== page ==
Narration in a eucharistic prayer of Jesus' institution of the eucharist at the Last Supper, based on 1 Cor 11:23-26 (see Mt 26:26-29; Mk 14:22-25; Lk 22:14-20). The wording of the institution narrative varies slightly in different eucharistic prayers. The institution narrative states that Jesus gave thanks to God, broke the bread, gave it to his disciples, and said the words of institution concerning the bread, "Take eat: This is my Body, which is given for you. Do this for the remembrance of me" (BCP, p. 362). The institution narrative likewise states that after supper Jesus took the cup of wine, gave thanks, shared the cup with his disciples, and said the words of institution concerning the wine, "Drink this, all of you: This is my Blood of the new Covenant, which is shed for you and for many for the forgiveness of sins. Whenever you drink it, do this for the remembrance of me" (BCP, p. 363). Jesus' words of institution identify the eucharistic bread and wine with his body and blood, and direct his followers to continue this sharing in remembrance of him. Jesus' words thus "instituted" the eucharist, and the eucharistic narration of this event is the institution narrative.
The words of institution are the same in all Rite 2 eucharistic prayers, and appear in a somewhat different form in Rite 1. The BCP directs that the celebrant is to hold the bread, or lay a hand upon it, at the words concerning the bread. At the words concerning the cup, the celebrant is to hold the cup, or place a hand on it, and any other vessel containing wine to be consecrated (BCP, p. 362). Institution narratives also include brief statements of context concerning the institution of the eucharist at the Last Supper. Prayer A states that the Last Supper was on the night Jesus was handed over to suffering and death (BCP, p. 362); Prayer B states that it was on the night before he died for us (BCP, p. 368); Prayer C and the Rite 1 prayers state that it was on the night he was betrayed (BCP, pp. 334, 342, 371); and Prayer D states that when the hour had come for Jesus to be glorified by God the Father, Jesus loved his own who were in the world, and loved them to the end (BCP, p. 374).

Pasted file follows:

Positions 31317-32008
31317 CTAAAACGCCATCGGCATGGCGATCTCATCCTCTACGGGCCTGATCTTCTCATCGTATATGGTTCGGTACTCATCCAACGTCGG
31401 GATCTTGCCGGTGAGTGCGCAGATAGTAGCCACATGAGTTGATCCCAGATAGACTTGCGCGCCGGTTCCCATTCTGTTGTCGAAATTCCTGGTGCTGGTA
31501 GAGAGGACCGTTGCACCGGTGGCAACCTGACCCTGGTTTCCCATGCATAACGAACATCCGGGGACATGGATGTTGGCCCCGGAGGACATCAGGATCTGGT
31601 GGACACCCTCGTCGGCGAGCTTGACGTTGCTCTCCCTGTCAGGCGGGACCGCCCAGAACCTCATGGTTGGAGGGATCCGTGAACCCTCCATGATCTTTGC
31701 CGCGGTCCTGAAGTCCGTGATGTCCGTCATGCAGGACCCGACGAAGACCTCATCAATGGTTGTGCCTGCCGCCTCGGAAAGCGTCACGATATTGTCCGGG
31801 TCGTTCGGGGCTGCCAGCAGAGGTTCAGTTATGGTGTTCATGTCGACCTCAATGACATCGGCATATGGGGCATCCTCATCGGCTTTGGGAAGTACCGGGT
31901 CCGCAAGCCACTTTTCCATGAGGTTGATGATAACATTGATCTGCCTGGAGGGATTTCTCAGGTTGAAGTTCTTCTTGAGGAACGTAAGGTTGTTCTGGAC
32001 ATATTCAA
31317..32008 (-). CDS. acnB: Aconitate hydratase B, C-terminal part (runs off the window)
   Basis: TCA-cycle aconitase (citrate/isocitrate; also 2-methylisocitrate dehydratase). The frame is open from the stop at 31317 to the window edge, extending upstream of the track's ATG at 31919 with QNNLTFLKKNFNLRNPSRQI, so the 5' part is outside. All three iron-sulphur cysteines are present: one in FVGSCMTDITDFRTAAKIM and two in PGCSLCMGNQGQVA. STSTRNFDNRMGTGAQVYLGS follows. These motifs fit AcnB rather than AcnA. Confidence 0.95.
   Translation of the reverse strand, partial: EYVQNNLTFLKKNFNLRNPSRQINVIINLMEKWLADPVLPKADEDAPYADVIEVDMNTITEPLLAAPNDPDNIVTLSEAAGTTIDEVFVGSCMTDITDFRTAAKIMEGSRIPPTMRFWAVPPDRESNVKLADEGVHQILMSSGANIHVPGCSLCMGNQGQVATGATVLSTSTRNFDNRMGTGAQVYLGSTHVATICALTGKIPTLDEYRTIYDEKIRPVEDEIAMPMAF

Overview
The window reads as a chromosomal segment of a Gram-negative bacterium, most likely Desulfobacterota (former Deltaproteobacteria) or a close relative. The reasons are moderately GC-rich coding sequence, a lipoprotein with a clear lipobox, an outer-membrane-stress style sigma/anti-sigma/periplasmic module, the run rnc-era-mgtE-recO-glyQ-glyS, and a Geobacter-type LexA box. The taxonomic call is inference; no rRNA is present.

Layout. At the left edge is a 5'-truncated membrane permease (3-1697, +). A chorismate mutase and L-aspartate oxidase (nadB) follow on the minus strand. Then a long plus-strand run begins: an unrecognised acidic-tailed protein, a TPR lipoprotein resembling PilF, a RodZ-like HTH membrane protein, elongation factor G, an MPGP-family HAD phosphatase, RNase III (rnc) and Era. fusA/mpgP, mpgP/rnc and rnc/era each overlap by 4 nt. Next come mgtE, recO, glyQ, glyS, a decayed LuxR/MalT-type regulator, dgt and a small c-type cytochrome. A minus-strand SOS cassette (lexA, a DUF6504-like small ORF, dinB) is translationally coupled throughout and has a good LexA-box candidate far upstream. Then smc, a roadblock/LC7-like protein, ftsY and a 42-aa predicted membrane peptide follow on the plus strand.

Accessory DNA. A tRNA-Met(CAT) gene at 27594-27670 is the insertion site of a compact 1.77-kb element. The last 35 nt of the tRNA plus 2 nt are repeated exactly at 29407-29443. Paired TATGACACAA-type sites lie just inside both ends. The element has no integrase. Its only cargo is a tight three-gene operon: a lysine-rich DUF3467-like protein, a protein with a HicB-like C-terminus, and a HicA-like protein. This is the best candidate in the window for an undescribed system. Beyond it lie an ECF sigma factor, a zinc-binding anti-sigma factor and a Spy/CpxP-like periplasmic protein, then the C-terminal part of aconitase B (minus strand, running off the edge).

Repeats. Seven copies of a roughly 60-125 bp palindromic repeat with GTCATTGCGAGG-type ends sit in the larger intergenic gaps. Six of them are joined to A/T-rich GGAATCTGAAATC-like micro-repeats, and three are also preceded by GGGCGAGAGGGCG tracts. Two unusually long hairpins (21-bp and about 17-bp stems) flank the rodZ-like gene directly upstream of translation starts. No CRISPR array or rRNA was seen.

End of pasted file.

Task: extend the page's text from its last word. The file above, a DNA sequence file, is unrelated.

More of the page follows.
An institution narrative was included in the third-century eucharistic prayer of Hippolytus's Apostolic Tradition. Institution narratives were regularly included in eucharistic prayers after the fourth century. The medieval church came to understand the words of institution as the "moment of consecration" of the eucharist, instead of the warrant or basis for the entire eucharistic rite. This emphasis on the words of institution came to be expressed through dramatic elevations of the elements and the ringing of bells. Sacramental theology has once again emphasized the consecration in terms of the entire prayer of eucharistic thanksgiving. However, a vestige of the medieval emphasis on the words of institution can be found in a form for consecrating additional bread or wine at the eucharist. This form combines a brief invocation of the Holy Spirit and a short version of the appropriate words of institution (BCP, p. 408). See Eucharist.
Glossary definitions provided courtesy of Church Publishing Incorporated, New York, NY,(All Rights reserved) from “An Episcopal Dictionary of the Church, A User Friendly Reference for Episcopalians,” Don S. Armentrout and Robert Boak Slocum, editors.